Uganda and Tanzania have signed a $3.5bn oil pipeline deal as Kampala’s long-delayed plans to develop its Lake Albert oil industry come another step closer to fruition.
The deal, which will see oil transported almost 900 miles from the Lake Albert oil fields to the Tanzanian port of Tanga, was signed by Ugandan President Yoweri Museveni and Tanzanian President John Magufuli in a ceremony on Sunday. Construction on the East African Crude Oil Pipeline is expected to take up to three years to complete.
Total is the major shareholder in Uganda’s oil fields after agreeing in April to buy Tullow Oil’s stake in onshore fields for $575m, a deal expected to be completed in the fourth quarter. It will work alongside Chinese state-owned CNOOC to develop the fields.
“We have today reached major milestones which pave the way to the Final Investment Decision in the coming months. We now look forward to concluding a similar HGA with the Government of Tanzania and to completing the tendering process for all major engineering, procurement and construction contracts,” said Pierre Jessua, managing director of Total E&P Uganda in a statement.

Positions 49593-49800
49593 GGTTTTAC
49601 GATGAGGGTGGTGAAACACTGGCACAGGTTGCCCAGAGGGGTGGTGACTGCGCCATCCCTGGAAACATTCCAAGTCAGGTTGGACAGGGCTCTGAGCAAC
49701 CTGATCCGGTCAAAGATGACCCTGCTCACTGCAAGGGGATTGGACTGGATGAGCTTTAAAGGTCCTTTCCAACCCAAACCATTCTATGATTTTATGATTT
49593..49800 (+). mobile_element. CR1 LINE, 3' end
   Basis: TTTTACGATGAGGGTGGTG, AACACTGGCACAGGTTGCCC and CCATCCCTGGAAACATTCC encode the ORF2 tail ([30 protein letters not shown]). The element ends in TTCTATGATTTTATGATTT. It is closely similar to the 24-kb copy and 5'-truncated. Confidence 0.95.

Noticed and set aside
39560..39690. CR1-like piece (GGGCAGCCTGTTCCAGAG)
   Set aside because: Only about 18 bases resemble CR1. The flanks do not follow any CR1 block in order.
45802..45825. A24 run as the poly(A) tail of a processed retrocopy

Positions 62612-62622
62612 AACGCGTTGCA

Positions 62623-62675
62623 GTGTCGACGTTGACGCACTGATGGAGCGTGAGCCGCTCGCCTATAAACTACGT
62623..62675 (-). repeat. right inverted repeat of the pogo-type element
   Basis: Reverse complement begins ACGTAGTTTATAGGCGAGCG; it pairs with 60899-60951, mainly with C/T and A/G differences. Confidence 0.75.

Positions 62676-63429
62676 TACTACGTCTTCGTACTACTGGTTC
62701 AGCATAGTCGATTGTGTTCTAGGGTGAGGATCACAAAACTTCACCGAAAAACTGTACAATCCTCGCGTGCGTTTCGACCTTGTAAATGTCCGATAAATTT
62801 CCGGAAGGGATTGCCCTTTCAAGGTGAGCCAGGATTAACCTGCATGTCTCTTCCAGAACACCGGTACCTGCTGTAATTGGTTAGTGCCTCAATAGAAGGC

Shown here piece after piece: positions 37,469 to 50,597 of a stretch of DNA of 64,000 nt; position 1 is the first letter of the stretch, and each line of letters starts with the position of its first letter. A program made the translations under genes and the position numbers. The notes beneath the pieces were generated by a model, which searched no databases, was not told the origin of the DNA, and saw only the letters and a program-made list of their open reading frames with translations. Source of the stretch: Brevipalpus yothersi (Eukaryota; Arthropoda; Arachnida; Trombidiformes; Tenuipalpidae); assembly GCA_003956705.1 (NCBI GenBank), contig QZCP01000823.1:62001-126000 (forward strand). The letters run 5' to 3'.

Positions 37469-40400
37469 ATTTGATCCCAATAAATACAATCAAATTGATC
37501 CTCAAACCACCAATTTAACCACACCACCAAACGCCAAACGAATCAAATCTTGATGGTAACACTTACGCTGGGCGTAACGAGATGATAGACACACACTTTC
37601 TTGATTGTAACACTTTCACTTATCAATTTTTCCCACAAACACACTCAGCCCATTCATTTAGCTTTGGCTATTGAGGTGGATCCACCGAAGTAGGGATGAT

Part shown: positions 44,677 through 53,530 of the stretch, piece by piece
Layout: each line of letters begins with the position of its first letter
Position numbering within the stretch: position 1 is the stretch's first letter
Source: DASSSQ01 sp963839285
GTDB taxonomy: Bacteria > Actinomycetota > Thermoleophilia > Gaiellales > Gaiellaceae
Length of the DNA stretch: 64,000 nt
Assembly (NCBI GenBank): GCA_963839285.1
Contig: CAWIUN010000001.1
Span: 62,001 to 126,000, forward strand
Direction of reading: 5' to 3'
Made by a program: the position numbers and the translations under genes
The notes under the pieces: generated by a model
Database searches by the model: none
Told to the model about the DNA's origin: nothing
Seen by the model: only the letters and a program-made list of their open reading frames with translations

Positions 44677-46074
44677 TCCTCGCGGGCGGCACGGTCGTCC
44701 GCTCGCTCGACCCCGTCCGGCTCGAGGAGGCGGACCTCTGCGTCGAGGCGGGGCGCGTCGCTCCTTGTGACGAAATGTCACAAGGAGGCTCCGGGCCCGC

Total said its agreement with Uganda, confirmed during a meeting between Yoweri Museveni and Total chief executive officer Patrick Pouyanné, will allow it to ramp-up project activities and resume land acquisition in the country. Oil reserves predicted at 6bn barrels were discovered in 2006 by Tullow Oil, but development has been repeatedly delayed amid a lack of infrastructure and disagreement between partners over how to proceed with the project.
Total said it will “pursue a constructive dialogue with the communities and NGOs regarding all project activities” following criticism of the potential environmental impacts of the project.
A joint report by the International Federation for Human Rights and Oxfam said that more than 12,000 families risk losing their land and livelihoods as a result of the pipeline, but a Tanzanian government spokesman said the pipeline, 80% of which will run through the country, will create around 18,000 jobs and earn the country over $3.2bn in revenues.
“Individuals and communities whose property has been expropriated for the project want more information and fair compensation for lost land and property. Families worry that oil projects are shattering their community structures and undermining their traditional lifestyles and cultures,” said Maria Isabel Cubides, researcher at FIDH’s globalisation and human rights desk.